Cameron Mattox doesn't talk much, on or off the football field.
But for the past two seasons, the South Iredell senior running back's play has spoken volumes: He has rushed for nearly 3,000 yards and 37 touchdowns in that span.
"I don't really feel like I need to do a lot of talking with my mouth. It's not my style," said the 5-foot-8, 185-pounds Mattox. "I like to go out on the field every game and show what I can do and that is good enough for me."
Mattox, 17, has been a big part of a resurgent Vikings' team that has won 19 of its last 20 games, heading into the Bandys game Oct. 14, since former defensive coordinator Scott Miller took over the head coaching reins.
Miller, in his second year as head coach and seventh year at South Iredell, kept his defensive style intact while opening up the offense into a one-back spread attack.
The changes allowed the Vikings to showcase not only their talent, but also their speed. That speed can come from a variety of players and positions, including Mattox and wideout Quataye Smyre, a senior committed to East Carolina who had 22 receptions for 296 yards and six touchdowns before last week's game, and senior quarterback Adrian Whitener (788 yards, 11 touchdowns; 331 yards rushing).
But Mattox has been the centerpiece of the offense. He rushed for 1,655 yards and 19 scores a year ago and already had pounded out 1,304 yards and 18 scores to start this year for a Vikings team that was 8-0 before playing Bandys, including 4-0 in the Catawba Valley Athletic Conference.
Mattox has had his best streak over the last month, accumulating 888 yards and 13 touchdowns in four conference wins.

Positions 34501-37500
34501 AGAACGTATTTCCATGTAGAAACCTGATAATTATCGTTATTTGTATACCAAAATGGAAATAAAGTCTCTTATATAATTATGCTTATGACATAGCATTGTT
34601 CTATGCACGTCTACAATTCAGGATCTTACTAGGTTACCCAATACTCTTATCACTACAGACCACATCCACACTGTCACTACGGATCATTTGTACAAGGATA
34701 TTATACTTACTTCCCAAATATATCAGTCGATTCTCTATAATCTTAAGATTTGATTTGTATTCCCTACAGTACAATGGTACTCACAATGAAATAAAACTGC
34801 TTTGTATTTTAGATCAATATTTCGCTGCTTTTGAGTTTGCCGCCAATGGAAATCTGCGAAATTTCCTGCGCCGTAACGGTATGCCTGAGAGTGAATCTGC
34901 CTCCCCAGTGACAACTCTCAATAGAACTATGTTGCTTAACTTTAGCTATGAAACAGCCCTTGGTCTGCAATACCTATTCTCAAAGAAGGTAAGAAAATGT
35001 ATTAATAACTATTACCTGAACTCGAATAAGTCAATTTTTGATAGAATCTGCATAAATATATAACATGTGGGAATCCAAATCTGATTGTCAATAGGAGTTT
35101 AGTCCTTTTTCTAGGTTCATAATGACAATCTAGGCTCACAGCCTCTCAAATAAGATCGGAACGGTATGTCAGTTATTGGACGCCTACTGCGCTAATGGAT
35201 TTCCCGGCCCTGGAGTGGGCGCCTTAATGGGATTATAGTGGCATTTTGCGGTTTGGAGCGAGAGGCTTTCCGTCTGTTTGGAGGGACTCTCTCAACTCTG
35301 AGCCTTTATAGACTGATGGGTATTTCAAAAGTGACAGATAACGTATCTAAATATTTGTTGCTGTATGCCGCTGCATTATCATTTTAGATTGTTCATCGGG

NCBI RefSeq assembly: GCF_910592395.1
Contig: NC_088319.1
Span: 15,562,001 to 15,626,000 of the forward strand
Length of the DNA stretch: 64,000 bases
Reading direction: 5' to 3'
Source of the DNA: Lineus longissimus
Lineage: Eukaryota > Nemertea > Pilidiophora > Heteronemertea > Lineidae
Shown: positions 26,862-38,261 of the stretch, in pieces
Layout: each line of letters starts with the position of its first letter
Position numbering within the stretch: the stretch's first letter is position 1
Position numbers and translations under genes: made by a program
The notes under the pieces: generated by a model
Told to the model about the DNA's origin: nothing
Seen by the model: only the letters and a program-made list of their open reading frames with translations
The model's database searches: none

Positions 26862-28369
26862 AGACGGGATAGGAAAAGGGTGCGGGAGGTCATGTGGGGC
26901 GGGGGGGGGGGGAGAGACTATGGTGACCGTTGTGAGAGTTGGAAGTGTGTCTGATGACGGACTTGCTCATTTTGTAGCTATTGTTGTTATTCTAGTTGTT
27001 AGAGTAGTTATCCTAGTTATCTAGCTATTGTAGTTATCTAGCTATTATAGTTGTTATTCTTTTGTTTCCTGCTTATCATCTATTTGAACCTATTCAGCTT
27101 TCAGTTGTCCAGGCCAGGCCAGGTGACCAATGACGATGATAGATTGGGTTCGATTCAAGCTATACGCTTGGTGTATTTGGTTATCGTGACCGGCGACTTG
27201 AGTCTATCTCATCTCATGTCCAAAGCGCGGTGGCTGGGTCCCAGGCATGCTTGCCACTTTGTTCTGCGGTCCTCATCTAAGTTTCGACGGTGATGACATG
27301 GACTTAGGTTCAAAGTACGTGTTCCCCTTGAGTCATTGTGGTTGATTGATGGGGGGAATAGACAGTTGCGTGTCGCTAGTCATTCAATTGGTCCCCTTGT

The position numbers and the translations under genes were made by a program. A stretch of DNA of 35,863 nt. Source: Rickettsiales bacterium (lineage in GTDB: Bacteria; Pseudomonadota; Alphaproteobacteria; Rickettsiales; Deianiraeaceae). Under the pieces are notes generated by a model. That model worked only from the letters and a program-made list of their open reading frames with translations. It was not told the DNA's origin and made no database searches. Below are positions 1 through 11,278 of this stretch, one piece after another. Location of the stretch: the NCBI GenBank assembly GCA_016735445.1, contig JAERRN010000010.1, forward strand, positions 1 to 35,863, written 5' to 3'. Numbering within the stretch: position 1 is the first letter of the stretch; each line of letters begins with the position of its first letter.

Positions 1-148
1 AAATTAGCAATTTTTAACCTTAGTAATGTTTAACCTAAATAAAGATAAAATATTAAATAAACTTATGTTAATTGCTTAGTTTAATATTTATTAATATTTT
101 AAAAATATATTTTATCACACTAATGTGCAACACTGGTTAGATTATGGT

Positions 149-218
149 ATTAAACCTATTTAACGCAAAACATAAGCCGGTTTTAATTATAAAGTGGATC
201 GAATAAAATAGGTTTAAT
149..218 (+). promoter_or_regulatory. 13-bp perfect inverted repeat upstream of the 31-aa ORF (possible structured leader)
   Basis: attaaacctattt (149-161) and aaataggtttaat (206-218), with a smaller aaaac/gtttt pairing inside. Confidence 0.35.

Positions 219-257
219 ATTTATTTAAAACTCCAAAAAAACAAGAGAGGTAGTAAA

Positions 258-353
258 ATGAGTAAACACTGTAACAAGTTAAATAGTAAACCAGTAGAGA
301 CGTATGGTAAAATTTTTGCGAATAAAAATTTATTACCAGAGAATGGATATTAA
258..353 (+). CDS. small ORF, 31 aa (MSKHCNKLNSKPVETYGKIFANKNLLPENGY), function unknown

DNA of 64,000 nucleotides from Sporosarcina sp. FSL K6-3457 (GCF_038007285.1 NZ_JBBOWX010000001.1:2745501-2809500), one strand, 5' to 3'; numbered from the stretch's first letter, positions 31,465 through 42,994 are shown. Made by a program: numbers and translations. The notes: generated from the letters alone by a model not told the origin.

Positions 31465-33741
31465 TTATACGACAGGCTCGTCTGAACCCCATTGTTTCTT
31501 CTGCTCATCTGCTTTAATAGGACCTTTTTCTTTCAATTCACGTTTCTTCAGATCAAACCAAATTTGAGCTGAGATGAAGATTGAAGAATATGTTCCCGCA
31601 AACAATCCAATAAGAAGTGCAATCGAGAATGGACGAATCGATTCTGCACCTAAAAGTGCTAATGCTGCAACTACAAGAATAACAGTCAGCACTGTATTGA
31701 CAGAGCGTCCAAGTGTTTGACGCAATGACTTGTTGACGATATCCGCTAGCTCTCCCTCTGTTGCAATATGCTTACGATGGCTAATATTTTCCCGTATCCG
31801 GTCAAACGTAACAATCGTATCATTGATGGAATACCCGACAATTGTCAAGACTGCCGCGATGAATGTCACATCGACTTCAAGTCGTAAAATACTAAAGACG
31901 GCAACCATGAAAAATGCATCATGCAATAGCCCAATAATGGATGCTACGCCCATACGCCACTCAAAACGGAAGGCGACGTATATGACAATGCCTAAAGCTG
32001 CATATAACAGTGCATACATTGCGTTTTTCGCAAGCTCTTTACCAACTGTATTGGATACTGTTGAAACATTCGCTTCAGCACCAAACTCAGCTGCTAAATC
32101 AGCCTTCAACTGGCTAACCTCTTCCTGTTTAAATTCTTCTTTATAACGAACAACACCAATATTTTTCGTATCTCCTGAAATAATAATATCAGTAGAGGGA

In that span, he had 132 yards rushing and six total touchdowns against West Caldwell; 198 yards and two more scores against Bunker Hill; 230 yards rushing and four touchdowns against Maiden; and another 228 yards rushing and a touchdown versus Valdese Draughn.
"Cameron has been a workhorse for us for the past two seasons and he just keeps getting better and better," said Miller. "He is an extremely hard worker who has earned everything that has come to him."
While Miller deserves a lot of credit for Mattox's emergence, the coach also pointed out his running backs coach, former longtime South Iredell football coach Bill Mayhew, as another big key.
Mayhew, who also was a Hall of Fame wrestling coach, has been an invaluable resource for both Miller and Mattox.
"I love coach Mayhew, because he knows everything about football," Mattox said. "He's been through everything. He has the answer to any question you can ask him."
While Mattox, who runs a 4.5-second 40-yard dash and bench presses more than 300 pounds, has been the answer to most of South Iredell's questions the last two years, there was one game in which he couldn't make a game-winning play. That was in the first round of the playoffs, when Forest Hills converted a two-point play with 6.7 seconds left in the game to end the Vikings' perfect season.
"That game was hard to take, especially happening at home," Mattox said. "We haven't forgotten it."
Mattox and the Vikings hope to use that memory to finish off another great regular season. Home games against Newton-Conover and East Burke remain to be played before the Vikings look to make a deep playoff run.
"This year, we are focused on doing whatever it takes to get that ring," Mattox said. "We want to win the conference, but what we really want is a state championship."
No matter how far South Iredell goes, Mattox is excited about his future as a potential college football player.
Miller says Division II Concord (W.Va.) has already offered a scholarship to Mattox, while several area Football Championship Subdivision (formerly Division I-AA) schools are looking seriously at him.
"When I was a freshman and sophomore at South Iredell, I never thought I'd have a chance to play college football," said Mattox, who played JV football both years. "In the last two years, everything has come together and the future looks good. It's all waiting for me, and that is a great feeling."